• urination problems;
  • liver or kidney disease; or
  • problems with your gallbladder, pancreas, or thyroid.

If you use opioid medicine while you are pregnant, your baby could become dependent on the drug. This can cause life-threatening withdrawal symptoms in the baby after it is born. Babies born dependent on opioids may need medical treatment for several weeks.

Ask a doctor before using opioid medicine if you are breastfeeding. Tell your doctor if you notice severe drowsiness or slow breathing in the nursing baby.

How should I use morphine?

Take morphine exactly as prescribed by your doctor. Follow the directions on your prescription label and read all medication guides. Never use morphine in larger amounts, or for longer than prescribed. Tell your doctor if you feel an increased urge to take more of this medicine.

Never share opioid medicine with another person, especially someone with a history of drug addiction. MISUSE CAN CAUSE ADDICTION, OVERDOSE, OR DEATH. Keep the medicine where others cannot get to it. Selling or giving away this medicine is against the law.

Stop taking all other around-the-clock narcotic pain medications when you start taking morphine.

Swallow the capsule or tablet whole to avoid exposure to a potentially fatal overdose. Do not crush, chew, break, open, or dissolve.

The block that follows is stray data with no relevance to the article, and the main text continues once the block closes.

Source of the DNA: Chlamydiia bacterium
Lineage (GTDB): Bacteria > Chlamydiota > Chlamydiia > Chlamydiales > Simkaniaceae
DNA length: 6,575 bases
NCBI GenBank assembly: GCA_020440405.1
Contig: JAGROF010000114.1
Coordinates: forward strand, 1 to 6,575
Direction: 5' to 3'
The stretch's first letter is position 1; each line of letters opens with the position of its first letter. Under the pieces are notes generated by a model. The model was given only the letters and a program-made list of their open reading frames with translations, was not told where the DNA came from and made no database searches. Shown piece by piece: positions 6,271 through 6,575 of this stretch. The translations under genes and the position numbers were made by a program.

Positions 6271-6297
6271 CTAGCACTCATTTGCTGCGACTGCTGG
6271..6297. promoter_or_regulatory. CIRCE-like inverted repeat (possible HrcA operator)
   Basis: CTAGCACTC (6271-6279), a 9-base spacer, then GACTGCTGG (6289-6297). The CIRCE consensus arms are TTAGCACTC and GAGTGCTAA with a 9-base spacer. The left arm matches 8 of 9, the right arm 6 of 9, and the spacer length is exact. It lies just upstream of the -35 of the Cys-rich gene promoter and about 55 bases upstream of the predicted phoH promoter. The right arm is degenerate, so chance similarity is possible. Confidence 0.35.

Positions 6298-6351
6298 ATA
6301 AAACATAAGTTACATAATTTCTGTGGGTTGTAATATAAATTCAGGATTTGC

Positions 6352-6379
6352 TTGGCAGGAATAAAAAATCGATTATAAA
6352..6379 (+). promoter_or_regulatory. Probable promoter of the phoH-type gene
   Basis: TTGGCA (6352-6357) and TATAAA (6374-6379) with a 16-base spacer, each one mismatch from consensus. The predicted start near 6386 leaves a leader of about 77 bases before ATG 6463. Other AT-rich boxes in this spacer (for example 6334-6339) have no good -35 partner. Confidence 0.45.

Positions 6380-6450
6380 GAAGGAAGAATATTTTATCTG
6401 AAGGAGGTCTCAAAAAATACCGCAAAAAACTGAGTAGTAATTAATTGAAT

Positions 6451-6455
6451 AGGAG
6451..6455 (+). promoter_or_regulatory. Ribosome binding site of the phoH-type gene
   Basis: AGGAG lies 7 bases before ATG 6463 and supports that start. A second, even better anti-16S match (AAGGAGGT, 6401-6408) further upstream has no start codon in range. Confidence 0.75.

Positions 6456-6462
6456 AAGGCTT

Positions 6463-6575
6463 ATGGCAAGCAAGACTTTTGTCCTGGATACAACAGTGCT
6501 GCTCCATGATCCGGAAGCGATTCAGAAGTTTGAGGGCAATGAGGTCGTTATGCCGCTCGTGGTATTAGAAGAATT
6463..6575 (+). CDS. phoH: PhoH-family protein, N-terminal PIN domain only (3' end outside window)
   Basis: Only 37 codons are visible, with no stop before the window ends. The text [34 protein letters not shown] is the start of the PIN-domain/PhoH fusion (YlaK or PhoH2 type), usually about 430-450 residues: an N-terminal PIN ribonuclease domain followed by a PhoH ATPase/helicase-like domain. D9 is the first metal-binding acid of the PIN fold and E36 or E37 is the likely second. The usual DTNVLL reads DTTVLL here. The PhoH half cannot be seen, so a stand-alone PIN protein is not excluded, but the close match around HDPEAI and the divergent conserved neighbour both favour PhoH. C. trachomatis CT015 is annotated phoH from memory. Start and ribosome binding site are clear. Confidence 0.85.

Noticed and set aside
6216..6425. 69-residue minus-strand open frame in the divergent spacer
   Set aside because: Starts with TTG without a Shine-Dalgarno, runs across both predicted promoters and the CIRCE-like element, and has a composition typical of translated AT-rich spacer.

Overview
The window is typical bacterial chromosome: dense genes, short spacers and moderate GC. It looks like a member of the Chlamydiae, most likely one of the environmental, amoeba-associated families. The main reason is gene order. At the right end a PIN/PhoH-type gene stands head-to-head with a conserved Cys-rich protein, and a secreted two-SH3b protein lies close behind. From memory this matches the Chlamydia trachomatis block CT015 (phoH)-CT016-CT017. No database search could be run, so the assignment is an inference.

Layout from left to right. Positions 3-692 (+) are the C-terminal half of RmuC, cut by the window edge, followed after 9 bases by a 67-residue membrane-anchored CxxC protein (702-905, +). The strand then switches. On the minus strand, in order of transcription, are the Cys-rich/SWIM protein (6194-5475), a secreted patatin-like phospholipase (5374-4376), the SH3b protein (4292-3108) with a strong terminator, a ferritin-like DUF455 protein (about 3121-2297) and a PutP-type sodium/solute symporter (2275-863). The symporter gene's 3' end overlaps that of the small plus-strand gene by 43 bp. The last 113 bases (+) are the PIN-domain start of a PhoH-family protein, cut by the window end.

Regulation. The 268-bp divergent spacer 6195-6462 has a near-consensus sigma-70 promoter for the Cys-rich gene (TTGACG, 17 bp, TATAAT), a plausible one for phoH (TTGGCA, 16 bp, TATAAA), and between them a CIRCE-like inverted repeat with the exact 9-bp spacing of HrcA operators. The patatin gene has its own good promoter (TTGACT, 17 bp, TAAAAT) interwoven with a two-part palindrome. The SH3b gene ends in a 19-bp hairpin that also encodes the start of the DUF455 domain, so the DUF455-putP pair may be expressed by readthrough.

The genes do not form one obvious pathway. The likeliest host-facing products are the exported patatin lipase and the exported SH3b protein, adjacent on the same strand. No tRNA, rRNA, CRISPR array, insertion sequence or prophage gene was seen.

Measure liquid medicine with the supplied syringe or a dose-measuring device (not a kitchen spoon).

You may have withdrawal symptoms if you stop using morphine suddenly. Ask your doctor before stopping the medicine.

Never crush a pill to inhale the powder or inject it into your vein. This could result in death.

Store at room temperature, away from heat, moisture, and light. Keep track of your medicine. You should be aware if anyone is using it improperly or without a prescription.

Do not keep leftover opioid medication. Just one dose can cause death in someone using this medicine accidentally or improperly. Ask your pharmacist where to locate a drug take-back disposal program. If there is no take-back program, flush the unused medicine down the toilet.

What happens if I miss a dose?

Since morphine is used for pain, you are not likely to miss a dose. If you do miss a dose, take the medicine as soon as you remember. Then take your next dose as follows:

  • If you take morphine 1 time per day: Take your next dose 24 hours after taking the missed dose.
  • If you take morphine 2 times per day: Take your next dose 12 hours after taking the missed dose.